Were college’s students told cladding on halls of residence ‘failed’ a fire safety test?


The cladding at a college’s halls of residence for students under the age of 18, the type used on the Grenfell Tower, failed a safety test several months ago.

But speaking to FE Week the chair of governors “can’t remember” and a spokesperson “declined to comment” on whether the board or resident students were ever told.

Highbury College, in Portsmouth, has applied to the Education and Skills Funding Agency (ESFA) for up to £5 million to replace “non-compliant” panelling, which according to the architects “failed” a safety test.

The top five floors of the 10 story tower contain 75 bedrooms, according to the college website (see below), and “students aged under 18 years of age are accommodated within the on-site Tower Hall of Residence.” at a cost of £120 per week.

The college application form also states: “All accommodation for students aged under 18 meets the requirements of the Ofsted Social Care Common Inspection Framework”

However, a spokesperson for Ofsted told FE Week: “Ofsted is not the registration authority for further education residential provision – this falls to the Department for Education (DfE). Colleges providing residential provision for under-18s should inform the ESFA. This college isn’t currently listed in DfE/ESFA data, which we rely on to inspect. We are seeking clarification about the situation from DfE/ESFA.”

The college declined to comment on how many students currently occupy the 75 bedrooms, but confidential board minutes seen by FE Week suggests a significant decline in international students this year.

The group finance director told the college board of governors in March 2019 that income had dipped because fewer international students were coming to the college after the Home Office suspended their Tier 4 Sponsor licence after the college was awarded an Ofsted inspection grade three in June 2018.

It is understood that as many as 40 international students had been studying A levels and the loss of the Home Office licence was attributed in a large part to the cutting of all A level provision this year. A Tier 4 licence allows education institutions to sponsor international students to study in the UK.

The minutes also make it clear that the group finance director told the board he was confident the multi-million-pound re-cladding project would be “100% funded by the ESFA”.

ECD Architects, employed by the college to develop the project, said: “The Tower which is part of Portsmouth Highbury College is a 10-storey block consisting of education facilities and student accommodation. The Tower was constructed in the early 1970’s and was re-clad in 2001 by another Architecture practice, but recently underwent the BRE Cladding Screening Test and failed.”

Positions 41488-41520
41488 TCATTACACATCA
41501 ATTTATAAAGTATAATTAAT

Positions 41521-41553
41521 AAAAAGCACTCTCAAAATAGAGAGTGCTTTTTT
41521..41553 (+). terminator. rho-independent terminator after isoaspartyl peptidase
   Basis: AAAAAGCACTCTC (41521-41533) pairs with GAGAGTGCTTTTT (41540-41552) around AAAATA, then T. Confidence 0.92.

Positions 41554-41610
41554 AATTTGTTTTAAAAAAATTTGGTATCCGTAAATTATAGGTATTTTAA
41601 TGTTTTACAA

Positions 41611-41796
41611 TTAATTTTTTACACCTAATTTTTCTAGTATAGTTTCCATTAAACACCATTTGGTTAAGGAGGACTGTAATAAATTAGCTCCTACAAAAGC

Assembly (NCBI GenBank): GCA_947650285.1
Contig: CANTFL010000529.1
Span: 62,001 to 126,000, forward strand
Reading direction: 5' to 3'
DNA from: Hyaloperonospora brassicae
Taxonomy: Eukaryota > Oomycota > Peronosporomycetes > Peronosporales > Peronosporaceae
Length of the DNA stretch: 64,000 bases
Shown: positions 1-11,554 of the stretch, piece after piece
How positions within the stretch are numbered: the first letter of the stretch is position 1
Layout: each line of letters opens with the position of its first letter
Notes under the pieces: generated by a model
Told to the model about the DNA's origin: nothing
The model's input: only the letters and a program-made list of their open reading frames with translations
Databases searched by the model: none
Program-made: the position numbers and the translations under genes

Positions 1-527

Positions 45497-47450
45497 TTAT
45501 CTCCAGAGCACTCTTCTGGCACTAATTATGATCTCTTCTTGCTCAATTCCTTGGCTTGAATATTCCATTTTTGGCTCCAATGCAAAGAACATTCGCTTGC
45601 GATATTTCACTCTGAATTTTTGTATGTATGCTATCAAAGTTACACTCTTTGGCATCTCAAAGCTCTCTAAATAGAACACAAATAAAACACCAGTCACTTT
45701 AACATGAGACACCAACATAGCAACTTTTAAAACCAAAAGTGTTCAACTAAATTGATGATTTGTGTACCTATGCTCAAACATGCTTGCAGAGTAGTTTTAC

And “The existing ACM rainscreen cladding is being removed and will be replaced with a new cladding system.”

ACM, or aluminium composite material, is the same cladding material at the heart of the ongoing investigation into the cause of the rapid spread of fire at the Grenfell Tower in June 2017.

Following the Grenfell Tower tragedy and loss of 72 lives, the ministry of housing communities and local government (MHCLG) began a programme of fire safety testing samples of panels at the BRE laboratory facilities in Watford.

FE Week asked the college and the DfE, as well as the MHCLG and BRE laboratory, but was unable to ascertain when the testing on the Highbury College cladding took place.

Portsmouth City Council gave planning consent for the new cladding and windows last month according to their website, but the DfE would not comment on the scale of the funding application nor the likelihood of it being granted.

A DfE spokesperson did tell FE Week: “The college has made an application to the ESFA for funding for their re-cladding project. The Department for Education will announce the outcome of this application in due course.”

When pressed, the college declined to comment specifically on whether or when the board of governors or student residents had been told about the failed safety test or why the group finance director was so sure the ESFA would pay all the costs.

However, a Highbury College spokesperson did say: “The safety and wellbeing of our students and staff is of upmost importance and we continue to fully engage with the government-wide work, including all relevant agencies, to ensure all of our buildings are safe including the ongoing project to replace the cladding.  The project has recently received full planning permission and an appointment of a contractor is expected in December with a start on site soon after.  The works are expected to take 12 months.

“The Fire and Rescue Service has conducted a full fire safety check of the building and they are satisfied that the college has in place robust and appropriate fire safety measures to mitigate the risks from fire. The Fire and Rescue Service have unreservedly declared that the building is safe for continued use.

“We communicate fully with our students and residence and will continue to do so in the future.”

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